If there was any doubt of the pro-abortion bias in the media, the Texas Heartbeat Act has proven just how pervasive anti-Life pundits have become. One example comes from The Daily Show’s Trevor Noah who ranted about how “horrible” and “terrifying” a law that has already saved the lives of thousands of Texas babies. Though The Daily Show is supposed to be comedy, there was nothing funny about Noah’s ravings.
Last week, Noah complained that radical anti-Life legislation passed in the United States House of Representatives was unlikely to pass in the Senate. He then zeroed in on Texas to vent his anti-Life views.
Speaking about the Texas Heartbeat Act that went into effect on September 1, Noah misrepresented the Pro-Life law. The Texas Heartbeat Act protects preborn babies from the time they have a detectable heartbeat, around six weeks’ gestation. Noah was not interested in the real content of the law but instead fixated on anti-Life talking points.
He said, “Wow, women can’t even get an Uber to the abortion clinic. That is insane and so horrible. And it must be pretty upsetting for the restaurant next door that all the women are pretending to get rides to.” This absurd claim commonly made by abortion activists has been debunked. Despite no basis in the law, abortion activists, including those at the head of ridesharing companies Uber and Lyft have fearmongered about imagined legal action against drivers while ignoring the preborn babies the law protects.
As Texas Right to Life previously explained, “Lyft and Uber pretend the Texas Heartbeat Act will create chaos, but in reality, the standard for aiding and abetting already existed in Texas law. Uber and Lyft drivers are no more likely to be held responsible for a customer’s actions than they would be for other legal matters under the ‘aiding and abetting’ standard.” Pro-Life Texans do not support the Texas Heartbeat Act because they want to legally harass rideshare drives; they support the law because they want to stop the slaughter of innocent children with a heartbeat.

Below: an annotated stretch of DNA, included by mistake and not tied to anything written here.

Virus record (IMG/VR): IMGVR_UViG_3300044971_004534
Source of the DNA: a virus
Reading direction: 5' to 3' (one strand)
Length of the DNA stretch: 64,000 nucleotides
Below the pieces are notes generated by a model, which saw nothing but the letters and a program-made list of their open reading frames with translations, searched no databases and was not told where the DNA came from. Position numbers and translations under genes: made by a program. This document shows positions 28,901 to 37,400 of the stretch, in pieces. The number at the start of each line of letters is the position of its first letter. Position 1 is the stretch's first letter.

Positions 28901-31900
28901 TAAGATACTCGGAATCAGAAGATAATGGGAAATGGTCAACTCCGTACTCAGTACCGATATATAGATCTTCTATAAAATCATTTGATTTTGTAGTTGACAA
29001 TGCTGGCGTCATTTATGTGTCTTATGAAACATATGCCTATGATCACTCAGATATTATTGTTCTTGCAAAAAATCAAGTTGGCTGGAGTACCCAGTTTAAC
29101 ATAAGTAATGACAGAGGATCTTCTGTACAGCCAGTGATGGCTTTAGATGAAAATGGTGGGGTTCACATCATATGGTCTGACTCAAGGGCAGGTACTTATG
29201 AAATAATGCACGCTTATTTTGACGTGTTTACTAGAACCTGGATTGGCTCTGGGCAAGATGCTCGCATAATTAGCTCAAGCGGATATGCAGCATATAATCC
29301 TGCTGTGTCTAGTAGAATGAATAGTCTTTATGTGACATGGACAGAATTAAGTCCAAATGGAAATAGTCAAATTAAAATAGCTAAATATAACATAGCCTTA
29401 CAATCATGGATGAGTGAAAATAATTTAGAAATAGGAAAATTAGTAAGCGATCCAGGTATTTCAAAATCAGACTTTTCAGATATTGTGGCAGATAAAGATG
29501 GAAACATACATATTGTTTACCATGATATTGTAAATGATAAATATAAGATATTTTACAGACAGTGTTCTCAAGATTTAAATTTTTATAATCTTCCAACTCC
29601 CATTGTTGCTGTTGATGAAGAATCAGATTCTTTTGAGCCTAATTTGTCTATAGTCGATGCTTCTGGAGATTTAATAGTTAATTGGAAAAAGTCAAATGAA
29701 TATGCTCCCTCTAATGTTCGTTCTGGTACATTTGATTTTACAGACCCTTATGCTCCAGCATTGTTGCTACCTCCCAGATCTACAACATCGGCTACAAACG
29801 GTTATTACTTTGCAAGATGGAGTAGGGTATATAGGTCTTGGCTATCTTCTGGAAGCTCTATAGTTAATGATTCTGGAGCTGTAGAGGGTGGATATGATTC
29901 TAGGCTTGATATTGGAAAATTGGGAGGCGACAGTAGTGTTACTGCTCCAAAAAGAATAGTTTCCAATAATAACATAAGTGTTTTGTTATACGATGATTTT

Noah said elsewhere, “This law is terrifying if you think about it because now practically anyone can be sued for being involved in an abortion in any way — doctors can be sued, nurses can be sued, even Uber drivers.” Again, this is simply false. The law has a unique enforcement mechanism, which was necessary to stop the abortion industry from halting Pro-Life laws through frivolous legal maneuvers. The law does not unleash legal chaos, and the clear target for civil lawsuits are abortionists who violate the Life-saving law.
Noah then perpetuated the lie that restricting abortion will lead to an increase of illegal abortions. There is data to show that restricting abortion does reduce the number of abortions, and statistics in Texas in recent years of stronger Pro-Life laws have shown this. When abortion is illegal or restricted, fewer mothers opt for elective abortion.
Abortion activists love to claim that Pro-Lifers are hurting women, but the reality remains that abortion is hurting women. Noah ranted, “People, this is despicable, you shouldn’t have to cross state lines to get a simple medical procedure performed.” Abortion is not a “simple medical procedure,” and illegal abortion is not the only elective killing of preborn babies that sometimes results in maternal death. The families of women like Cree Erwin-Sheppard know well that legal abortion is not a safe or simple medical procedure.
This is because force and violence are necessary to dismember a living child in the womb or suction the baby limb from limb. The baby is defenseless and innocent, targeted for death for no other reason than lack of age and development.
You will never find these facts in the mainstream media. What the anti-Life bias in so many news outlets reveals is the absurdity of the anti-Life position. To Noah, failure to pass a sweeping bill eliminating every Pro-Life protection at the state and federal level was inhumane and the life-saving Texas Heartbeat Act is barbaric. To anyone paying attention, the reverse is obviously true.